Israel kills two top Hamas leaders

Attacks criticized as U.N. compound with provisions is hit

January 16, 2009|By Los Angeles Times

On a day of action on military and diplomatic fronts, Israeli soldiers drove deep into Gaza City yesterday, killed two top Hamas leaders and incurred withering international criticism for shelling a United Nations compound full of provisions for refugees.

Despite the assault, Hamas fighters managed to fire at least 26 rockets and mortar shells at southern Israel. A rocket seriously wounded a woman and a 7-year-old boy in Beersheva, about 26 miles from Gaza, and injured three others.

But there were also signs that a cease-fire deal was within reach. Israeli Foreign Minister Tzipi Livni boarded a midnight flight to Washington, where she was expected to sign an agreement with U.S. diplomats for aggressive interdiction of rockets and other arms to Hamas in the Gaza Strip.

U.S. officials in Washington said Livni would meet with Secretary of State Condoleezza Rice to work out details of an understanding concerning the U.S. security assurances. Another Israeli envoy consulted with Prime Minister Ehud Olmert after meeting in Cairo with Egyptian officials, key players in the proposed anti-smuggling agreement. Olmert called Rice to say that Israel wanted to pursue the "Egyptian track" to end the military operation, officials said.

United Nations Secretary-General Ban Ki Moon, who met with Livni and other leaders after arriving from Cairo, expressed hope for a resolution.

"I believe from my talks in Egypt that the elements are in place for this violence to end now," he said.

Moreover, there is widespread belief here that Israeli leaders will end the combat before President-elect Barack Obama takes office Tuesday to avoid getting off on the wrong foot with the new administration.

Death still ruled the streets and skies of Gaza City on the 21st day of the offensive. An Israeli airstrike obliterated a three-story building in Jabaliya refugee camp, killing Said Siam, 49, who as Hamas' interior minister oversaw the police and other security forces. Israeli and Palestinian officials said the attack also killed Siam's brother, Iyad Siam, and one of Siam's deputies, Salah abu Sharah, who was in charge of the domestic security apparatus.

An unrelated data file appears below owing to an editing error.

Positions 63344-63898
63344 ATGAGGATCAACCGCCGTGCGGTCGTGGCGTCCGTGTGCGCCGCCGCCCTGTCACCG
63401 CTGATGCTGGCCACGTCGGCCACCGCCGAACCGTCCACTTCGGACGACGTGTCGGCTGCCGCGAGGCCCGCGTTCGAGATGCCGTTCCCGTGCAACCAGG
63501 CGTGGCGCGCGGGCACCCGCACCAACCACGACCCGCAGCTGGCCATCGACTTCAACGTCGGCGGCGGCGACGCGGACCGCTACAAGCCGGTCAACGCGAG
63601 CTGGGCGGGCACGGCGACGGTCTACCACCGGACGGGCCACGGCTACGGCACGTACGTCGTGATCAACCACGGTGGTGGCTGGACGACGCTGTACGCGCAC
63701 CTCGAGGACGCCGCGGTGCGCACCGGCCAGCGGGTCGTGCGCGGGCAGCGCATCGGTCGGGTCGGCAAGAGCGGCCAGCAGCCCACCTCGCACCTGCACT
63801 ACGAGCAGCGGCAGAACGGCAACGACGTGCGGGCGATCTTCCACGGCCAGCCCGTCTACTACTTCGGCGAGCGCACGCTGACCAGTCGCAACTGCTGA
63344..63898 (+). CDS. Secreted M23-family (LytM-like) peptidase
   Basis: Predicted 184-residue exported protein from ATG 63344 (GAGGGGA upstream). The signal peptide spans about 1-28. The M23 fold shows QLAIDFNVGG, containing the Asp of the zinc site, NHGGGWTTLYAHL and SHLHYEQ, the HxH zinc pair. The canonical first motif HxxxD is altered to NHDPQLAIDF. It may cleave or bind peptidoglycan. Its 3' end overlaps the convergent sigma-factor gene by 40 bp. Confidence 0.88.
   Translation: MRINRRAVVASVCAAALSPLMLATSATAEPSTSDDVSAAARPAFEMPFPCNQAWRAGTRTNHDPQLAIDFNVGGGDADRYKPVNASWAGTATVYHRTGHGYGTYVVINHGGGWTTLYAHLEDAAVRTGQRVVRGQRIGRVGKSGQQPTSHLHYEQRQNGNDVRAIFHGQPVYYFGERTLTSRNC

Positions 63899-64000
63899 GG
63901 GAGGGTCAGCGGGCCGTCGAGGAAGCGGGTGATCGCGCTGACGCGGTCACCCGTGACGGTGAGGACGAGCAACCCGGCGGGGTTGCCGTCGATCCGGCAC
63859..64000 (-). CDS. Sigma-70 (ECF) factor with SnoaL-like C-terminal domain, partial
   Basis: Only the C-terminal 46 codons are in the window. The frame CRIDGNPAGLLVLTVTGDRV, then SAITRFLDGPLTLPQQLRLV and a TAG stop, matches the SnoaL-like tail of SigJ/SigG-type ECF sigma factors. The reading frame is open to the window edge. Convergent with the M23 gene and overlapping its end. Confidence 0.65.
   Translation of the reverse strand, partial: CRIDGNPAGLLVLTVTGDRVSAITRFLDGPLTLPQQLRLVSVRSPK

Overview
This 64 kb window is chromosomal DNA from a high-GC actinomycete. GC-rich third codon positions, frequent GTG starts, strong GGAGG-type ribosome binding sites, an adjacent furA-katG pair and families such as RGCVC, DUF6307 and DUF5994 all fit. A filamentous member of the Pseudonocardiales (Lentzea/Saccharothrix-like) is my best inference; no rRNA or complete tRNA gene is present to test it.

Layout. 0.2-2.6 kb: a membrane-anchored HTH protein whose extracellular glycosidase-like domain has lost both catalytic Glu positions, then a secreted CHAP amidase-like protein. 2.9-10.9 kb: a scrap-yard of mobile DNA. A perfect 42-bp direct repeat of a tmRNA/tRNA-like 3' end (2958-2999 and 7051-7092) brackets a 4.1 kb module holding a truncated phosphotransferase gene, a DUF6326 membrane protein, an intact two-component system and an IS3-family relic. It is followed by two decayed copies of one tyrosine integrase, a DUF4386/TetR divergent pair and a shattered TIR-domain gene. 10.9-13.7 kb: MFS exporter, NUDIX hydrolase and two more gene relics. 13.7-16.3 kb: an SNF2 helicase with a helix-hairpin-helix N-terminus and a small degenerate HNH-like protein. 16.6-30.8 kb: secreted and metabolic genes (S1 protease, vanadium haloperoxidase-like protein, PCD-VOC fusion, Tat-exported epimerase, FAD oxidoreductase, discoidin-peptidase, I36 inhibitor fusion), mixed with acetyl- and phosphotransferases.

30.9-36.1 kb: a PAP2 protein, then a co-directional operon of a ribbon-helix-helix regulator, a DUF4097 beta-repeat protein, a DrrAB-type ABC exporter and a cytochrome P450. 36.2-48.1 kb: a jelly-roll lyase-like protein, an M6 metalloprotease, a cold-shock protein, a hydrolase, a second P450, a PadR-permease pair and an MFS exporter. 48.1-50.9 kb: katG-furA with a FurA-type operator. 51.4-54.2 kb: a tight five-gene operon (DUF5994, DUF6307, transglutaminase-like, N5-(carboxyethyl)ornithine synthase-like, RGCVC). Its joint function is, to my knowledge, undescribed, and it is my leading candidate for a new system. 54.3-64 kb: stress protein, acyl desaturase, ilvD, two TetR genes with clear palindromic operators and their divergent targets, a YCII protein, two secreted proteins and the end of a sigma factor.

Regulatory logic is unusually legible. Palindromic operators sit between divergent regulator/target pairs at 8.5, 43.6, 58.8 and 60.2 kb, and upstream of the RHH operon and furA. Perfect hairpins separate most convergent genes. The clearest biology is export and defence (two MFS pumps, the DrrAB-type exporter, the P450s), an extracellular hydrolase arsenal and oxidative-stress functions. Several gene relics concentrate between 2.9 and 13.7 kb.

Said Siam, a former teacher, was one of the five top political figures in Hamas and very close to its military wing. Hamas members eulogized him with defiant rhetoric.

"We will not wave white flags or surrender," said Osama Hamdan, a Beirut-based Hamas figure. "This is evidence that Hamas leaders are in the battlefield and not hiding." At least 70 Palestinians were killed in Gaza yesterday, according to Gaza medical sources, bringing the death toll to more than 1,100. Thirteen Israelis have died, including three civilians killed by rocket fire from Gaza and four soldiers slain in "friendly fire."

Israeli forces advanced to within half a mile of the heart of Gaza City, their deepest penetration yet into the densely populated area, according to Adnan abu Hasna, a spokesman for the U.N. Relief and Works Agency, or UNRWA.

Artillery fire hit a UNRWA compound where at least 700 Palestinians had sought shelter and thousands of gallons of fuel were stored. The shelling set the compound ablaze, destroying thousands of pounds of badly needed food and medicine. Three U.N. employees were injured.

In Jerusalem, Secretary-General Ban expressed "strong protest and outrage" at the attack and demanded an explanation. Olmert said Israeli forces had returned fire at Hamas fighters in or near the U.N. site.

"It is absolutely true that we were attacked from that place, but the consequences are very sad, and we apologize for it," Olmert said. "I don't think it should have happened, and I'm very sorry." However, U.N. officials denied that Hamas militants fired from the compound.

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